Although the design has a minimal footprint, it incorporates maximum daylight into the space. The uppermost floor has office space, where the organic roof allows soft light and a vibrant atmosphere. Apart from the office, there are silent rooms, theatres, and exhibition spaces.

    The project is a landmark, encouraging an open dialogue with the local people, thus considering their feedback and involvement. It sparked a conversation regarding its unexpected presence.

    6. The Golden Terraces | Poland | Jerde Partnership

    The Golden Terraces (Zlote Tarasy) are a multi-level mixed-use project in the city centre of Warsaw. It is near the Central Railway Station and the Palace of Culture and Science. The project realised the site’s potential as the centre of a large urban system. The Nazis destroyed the city, except for the historical parks. Thus, the iconic concept takes inspiration from the historical parks of Warsaw.

    The architect Jerde metaphorically reinterpreted the park as an indoor and outdoor urban environment that opens into a retail and entertainment plaza, where the organic glass roof hovers. The transparency of the roof creates a visual illusion of being outdoors by creating a mild distinction between interior and exterior spaces. Subsequently, it creates a microcosm of Warsaw by recreating the planning of Warsaw while creating a model for further redevelopment and expansion in the city.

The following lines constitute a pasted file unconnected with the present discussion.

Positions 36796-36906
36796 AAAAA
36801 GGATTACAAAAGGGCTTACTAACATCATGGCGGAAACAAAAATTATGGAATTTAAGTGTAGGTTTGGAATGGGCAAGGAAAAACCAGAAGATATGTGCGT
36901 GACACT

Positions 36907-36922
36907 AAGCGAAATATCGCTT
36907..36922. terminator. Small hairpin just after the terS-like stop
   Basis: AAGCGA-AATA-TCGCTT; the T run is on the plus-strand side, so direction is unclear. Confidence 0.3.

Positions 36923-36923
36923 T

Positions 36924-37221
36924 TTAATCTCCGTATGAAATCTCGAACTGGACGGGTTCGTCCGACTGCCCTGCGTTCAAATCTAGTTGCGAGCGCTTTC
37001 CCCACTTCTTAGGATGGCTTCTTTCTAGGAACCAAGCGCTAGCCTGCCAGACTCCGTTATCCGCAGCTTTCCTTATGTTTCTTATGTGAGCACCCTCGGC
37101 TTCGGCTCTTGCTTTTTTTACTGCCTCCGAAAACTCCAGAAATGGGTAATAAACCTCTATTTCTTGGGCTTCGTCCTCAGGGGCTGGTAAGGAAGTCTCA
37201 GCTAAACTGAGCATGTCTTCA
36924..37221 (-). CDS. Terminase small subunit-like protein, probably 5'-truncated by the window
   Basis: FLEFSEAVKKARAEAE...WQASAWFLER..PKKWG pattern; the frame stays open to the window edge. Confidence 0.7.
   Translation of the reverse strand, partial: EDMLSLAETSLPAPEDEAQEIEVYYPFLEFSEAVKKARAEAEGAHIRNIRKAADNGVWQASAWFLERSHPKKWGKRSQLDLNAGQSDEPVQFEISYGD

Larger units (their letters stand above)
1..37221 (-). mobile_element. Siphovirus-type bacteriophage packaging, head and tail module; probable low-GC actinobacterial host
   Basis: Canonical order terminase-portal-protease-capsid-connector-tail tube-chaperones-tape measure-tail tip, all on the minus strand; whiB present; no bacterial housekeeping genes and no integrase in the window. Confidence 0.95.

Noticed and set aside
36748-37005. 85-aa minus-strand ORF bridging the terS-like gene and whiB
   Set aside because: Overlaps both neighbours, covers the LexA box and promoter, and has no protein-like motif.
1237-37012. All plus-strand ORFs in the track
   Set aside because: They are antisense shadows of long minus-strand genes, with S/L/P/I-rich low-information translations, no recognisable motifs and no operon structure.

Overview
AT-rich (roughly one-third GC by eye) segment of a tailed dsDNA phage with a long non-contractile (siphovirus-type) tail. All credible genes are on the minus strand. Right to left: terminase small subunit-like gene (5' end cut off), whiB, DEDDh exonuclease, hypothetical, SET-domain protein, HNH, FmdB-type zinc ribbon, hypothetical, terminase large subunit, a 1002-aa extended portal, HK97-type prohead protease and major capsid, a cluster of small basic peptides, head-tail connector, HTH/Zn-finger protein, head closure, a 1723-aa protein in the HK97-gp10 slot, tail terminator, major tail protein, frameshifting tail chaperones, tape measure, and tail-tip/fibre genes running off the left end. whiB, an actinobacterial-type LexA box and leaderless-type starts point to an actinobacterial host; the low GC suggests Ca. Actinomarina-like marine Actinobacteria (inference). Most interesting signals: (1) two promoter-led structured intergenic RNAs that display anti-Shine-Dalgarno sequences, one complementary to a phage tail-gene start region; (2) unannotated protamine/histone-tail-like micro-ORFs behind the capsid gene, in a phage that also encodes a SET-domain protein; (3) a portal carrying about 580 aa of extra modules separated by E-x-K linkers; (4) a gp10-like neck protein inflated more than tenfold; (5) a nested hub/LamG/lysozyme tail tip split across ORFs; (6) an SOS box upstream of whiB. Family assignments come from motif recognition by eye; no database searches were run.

7. Dongdaemun Design Plaza | South Korea | Zaha Hadid

    Dongdaemun Design Plaza is Korea’s first public building that makes use of 3D BIM software and other parametric tools. The design reconnects the past with the newly discovered history.

    Dongdaemun, which translates to East Gate, was built in the 14th century and was one of the eight gates of Seoul that served as the main gate where government buildings were protected. The conservation of the remains of Igansumun floodgate is also a part of the project. The floodgates had an impact on the Seoul City wall as the water from the inner mountains flowed outside the wall complex.

    Several years later, the Dongdaemun stadium was built in 1925 on the site on which DDP now stands. It was the first modern stadium in Korea. Unfortunately, the stadium had to be demolished in 2007 as it had become deteriorated and shabby while the surrounding areas were becoming breeding grounds for slum development. Thus, the site was reclaimed seven years later, linking the park, plaza, and city.

    8. Soumaya Museum | Mexico | Fernando Romero Enterprise

    The Soumaya Museum in Plaza Carso is a contemporary art museum situated in Polanco, which is a neighbourhood in Miguel Hidalgo Borough, popularly known as “The Beverly Hills of Mexico” due to its abundance of shopping sprees and luxurious lifestyle.

    Polanco lies north of Chapultepec, which is the largest park in Mexico. It was once a neighbourhood for middle-class expatriates from Lebanese, Jewish, and Spanish communities. It was designed to imitate European downtown areas rather than develop into suburbs. In the 1990s, Polanco started to attract wealthy buyers by offering an urban lifestyle. Restaurants, bars, museums, and galleries started to bloom due to its close proximity to Chapultepec.

    The Soumaya Museum is at the heart of a new commercial and cultural district called Plaza Carso. It reflects the eclectic taste of art collector Carlos Slim. The eclecticism is incorporated in the iconic architecture as well; the rotated rhomboid form with hexagonal tiles gives the illusion of detachment from the form, which both stands out from the rest of the architecture and blends into the region’s culture. It is home to nearly 70,000 works, from Michelangelo’s David to Salvador Dali’s The Triumphant Angel; it is an art lover’s favourite destination.